There are always big games in any season. Particularly when a team of Norwich’s ilk is in the Premier League.
Equally, there are always games that – with the passing of time – come to define a player, a time, a manager or a team. Bayern Munich (a) would do all four.
And then, of course, there are games like that on Saturday. Games that – in the fullness of time – might not wear such a rosy glow as that of a Bayern Munich (a), but can just as easily come to define all concerned.
Judgement hour, if you will.
I strongly suspect that the six-point gap between Norwich and Wigan Athletic – albeit with the Latics’ game in hand – will prove enough; as it will for Villa. I also suspect that of those still locked in the bottom half of the table, Newcastle are the biggest crisis club – the one that could yet ‘surprise’ us all.
So, in terms of Premiership survival, I’m not sure this weekend’s return of Paul Lambert will define which division Norwich are in next season.
I do, however, fear that it may come to define how Chris Hughton is viewed as a manager when this weekend’s contest puts managers past and present in such sharp relief. In that context, Villa’s 6-1 hammering of Sunderland on Monday night will have merely accentuated the apparent differences between the two men – Lambert the open cavalier; the risk taker; Hughton the pragmatist; charged with solely keeping Norwich in the top flight this season, efficiency-stroke-effectiveness – or ineffectiveness depending on the volume of liquid in your glass – has been the name of the game.
And not entertainment. Certainly of late. Since Christmas, the Canaries have found themselves having to grind out any point they can; ‘grind’ being the operative word as far as the supporters are concerned. It hasn’t been pretty. There’s not been much swash or buckle to Hughton’s brand of football. Needs have musted.
I might be missing something, but I’m not sure how much swash and buckle anyone offers in the bottom half of the Premier League when the season and the stomachs start to tighten and turn come January.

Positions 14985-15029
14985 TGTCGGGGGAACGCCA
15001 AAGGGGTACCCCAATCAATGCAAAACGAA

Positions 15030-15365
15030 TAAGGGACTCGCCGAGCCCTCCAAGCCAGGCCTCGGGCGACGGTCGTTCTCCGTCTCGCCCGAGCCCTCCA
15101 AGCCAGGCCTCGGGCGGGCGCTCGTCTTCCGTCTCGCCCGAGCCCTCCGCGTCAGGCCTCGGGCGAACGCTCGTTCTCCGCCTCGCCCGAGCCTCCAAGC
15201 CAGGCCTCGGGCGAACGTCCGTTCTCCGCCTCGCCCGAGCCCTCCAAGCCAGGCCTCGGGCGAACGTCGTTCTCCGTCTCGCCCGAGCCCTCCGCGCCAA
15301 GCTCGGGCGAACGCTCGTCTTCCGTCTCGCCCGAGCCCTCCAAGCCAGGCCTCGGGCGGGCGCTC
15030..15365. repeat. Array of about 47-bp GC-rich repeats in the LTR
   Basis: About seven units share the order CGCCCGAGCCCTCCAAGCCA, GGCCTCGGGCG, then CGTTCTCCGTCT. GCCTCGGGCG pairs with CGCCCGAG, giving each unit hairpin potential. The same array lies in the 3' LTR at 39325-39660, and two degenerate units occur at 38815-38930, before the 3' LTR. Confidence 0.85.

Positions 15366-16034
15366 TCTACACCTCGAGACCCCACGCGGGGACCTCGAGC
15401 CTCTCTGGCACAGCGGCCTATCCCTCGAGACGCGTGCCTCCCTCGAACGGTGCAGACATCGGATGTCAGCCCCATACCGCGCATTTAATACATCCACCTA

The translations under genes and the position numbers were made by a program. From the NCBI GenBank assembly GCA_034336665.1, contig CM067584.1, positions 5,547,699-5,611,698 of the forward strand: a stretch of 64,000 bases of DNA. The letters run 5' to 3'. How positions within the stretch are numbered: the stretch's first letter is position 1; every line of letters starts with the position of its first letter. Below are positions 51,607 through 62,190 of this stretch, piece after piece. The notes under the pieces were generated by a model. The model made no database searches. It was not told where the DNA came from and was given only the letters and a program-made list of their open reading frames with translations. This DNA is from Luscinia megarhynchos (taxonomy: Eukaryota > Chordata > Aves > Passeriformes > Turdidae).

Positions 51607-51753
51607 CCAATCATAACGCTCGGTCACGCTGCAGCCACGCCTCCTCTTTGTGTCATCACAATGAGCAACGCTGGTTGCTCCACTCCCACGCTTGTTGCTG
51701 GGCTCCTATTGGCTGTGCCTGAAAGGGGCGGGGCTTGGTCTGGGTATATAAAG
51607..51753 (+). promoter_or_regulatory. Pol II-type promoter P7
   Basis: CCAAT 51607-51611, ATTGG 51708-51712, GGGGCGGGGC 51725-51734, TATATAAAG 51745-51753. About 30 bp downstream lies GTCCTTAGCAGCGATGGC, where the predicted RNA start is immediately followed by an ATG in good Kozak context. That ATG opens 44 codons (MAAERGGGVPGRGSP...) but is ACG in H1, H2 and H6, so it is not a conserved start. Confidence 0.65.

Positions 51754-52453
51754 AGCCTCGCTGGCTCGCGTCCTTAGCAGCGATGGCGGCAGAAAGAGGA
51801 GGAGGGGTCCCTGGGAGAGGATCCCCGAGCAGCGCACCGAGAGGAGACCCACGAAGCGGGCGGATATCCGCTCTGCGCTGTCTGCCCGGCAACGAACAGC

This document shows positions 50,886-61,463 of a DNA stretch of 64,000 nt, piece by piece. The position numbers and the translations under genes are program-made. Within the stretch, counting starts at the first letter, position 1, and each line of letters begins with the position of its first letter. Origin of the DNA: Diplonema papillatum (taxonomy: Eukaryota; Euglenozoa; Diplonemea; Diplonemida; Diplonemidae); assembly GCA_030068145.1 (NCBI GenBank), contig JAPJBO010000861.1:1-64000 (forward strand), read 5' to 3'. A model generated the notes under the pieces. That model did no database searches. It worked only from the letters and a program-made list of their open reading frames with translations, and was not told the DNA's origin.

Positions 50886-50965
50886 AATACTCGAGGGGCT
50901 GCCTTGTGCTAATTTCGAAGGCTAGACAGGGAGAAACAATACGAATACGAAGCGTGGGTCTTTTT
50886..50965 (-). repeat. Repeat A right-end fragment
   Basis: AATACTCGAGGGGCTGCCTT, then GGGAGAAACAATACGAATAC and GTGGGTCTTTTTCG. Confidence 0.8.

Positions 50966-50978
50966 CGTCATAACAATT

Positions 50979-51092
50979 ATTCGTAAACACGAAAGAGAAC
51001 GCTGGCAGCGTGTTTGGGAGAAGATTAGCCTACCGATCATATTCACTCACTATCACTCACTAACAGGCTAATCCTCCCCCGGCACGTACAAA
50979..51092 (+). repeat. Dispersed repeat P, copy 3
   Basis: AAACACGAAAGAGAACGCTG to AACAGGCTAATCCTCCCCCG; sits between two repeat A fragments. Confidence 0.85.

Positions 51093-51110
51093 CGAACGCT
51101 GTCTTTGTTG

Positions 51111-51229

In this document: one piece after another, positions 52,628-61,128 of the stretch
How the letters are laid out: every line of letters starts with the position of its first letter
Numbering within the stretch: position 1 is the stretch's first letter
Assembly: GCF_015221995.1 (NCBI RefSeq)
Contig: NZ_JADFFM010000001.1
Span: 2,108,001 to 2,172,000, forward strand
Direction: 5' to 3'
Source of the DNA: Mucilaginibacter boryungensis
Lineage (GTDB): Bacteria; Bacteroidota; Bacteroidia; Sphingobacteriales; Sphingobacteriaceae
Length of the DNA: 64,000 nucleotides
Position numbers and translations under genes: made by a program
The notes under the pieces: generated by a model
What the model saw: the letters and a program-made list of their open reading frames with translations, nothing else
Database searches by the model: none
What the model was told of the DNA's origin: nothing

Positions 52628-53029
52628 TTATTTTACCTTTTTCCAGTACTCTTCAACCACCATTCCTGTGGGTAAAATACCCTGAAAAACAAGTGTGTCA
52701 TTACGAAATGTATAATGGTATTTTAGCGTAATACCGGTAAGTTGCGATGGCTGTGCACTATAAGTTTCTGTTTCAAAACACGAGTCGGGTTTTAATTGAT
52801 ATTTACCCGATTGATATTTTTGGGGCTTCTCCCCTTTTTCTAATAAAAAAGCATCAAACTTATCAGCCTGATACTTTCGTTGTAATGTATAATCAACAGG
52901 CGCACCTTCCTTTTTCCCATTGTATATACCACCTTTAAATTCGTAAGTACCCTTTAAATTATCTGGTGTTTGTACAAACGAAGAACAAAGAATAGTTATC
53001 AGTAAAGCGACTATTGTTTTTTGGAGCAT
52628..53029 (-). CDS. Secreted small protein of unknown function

The pressure to avoid the drop gets ever more intense; the rewards – this summer, in particular, with the new TV deal kicking in – ever more spectacular for those that can scramble their way to safety.
And it is an ugly, nasty scramble.
We’ve been down this road before, but to play open and expansive football – as an individual footballer – in the English Premier League after the end of, say, January takes cojones. And quality. Both of which cost far more money than – invariably – clubs in the bottom half of the Premiership can spend.
And even if they do, there’s no guarantee that the players that lavishly rewarded actually care enough to drop that pass onto that penny from 40 yards. Ask any passing Rangers fan as what, exactly, you get for your money.
It is an old adage, but ever more true given the nature of the English Premier League beast – that the best players are those that play with ‘No fear!’; those that will open out their bodies and look to stroke a 40-yard pass – in the back end of February.
Instead, they will turn inside – or back – and try and simply find a fellow yellow shirt by the shortest and quickest means possible; and not – a la Arsenal – then move into positive space to accept the return. They will hold their position – just in case…
These are the differences between good players and the great; between those that came up the hard way via the Football League and those that arrived via La Liga. Or Serie A.
Clearly, there is a case to be made that it is up to the manager to instill the confidence and the conviction in his players to make those decisions – to be positive in their movement and direction right through to the end of the season.
But that, too, depends on the level of mind and player at his disposal; in Hughton’s case the hand that he was dealt with was the one that was left him by Saturday’s returning hero. Certainly in the heart of that midfield where many a finger is pointing for the lack of creative possession and forward thinking, Hughton’s room for manoeuvre numbers and budget-wise hasn’t been huge.
Summer will be the melting pot; when the next great tranche of Premiership cash rolls in – The Wolf fella being the first example of that.
Should Norwich survive, I think Hughton should be allowed the opportunity to play with his new toys; to show what sort of ‘spine’ he can offer to his side with an England keeper at one end, a Dutch international at the other and many a punters ‘Player of the Season’ Sebastien Bassong somewhere in the middle.
Judge the fella on events next autumn, not this weekend.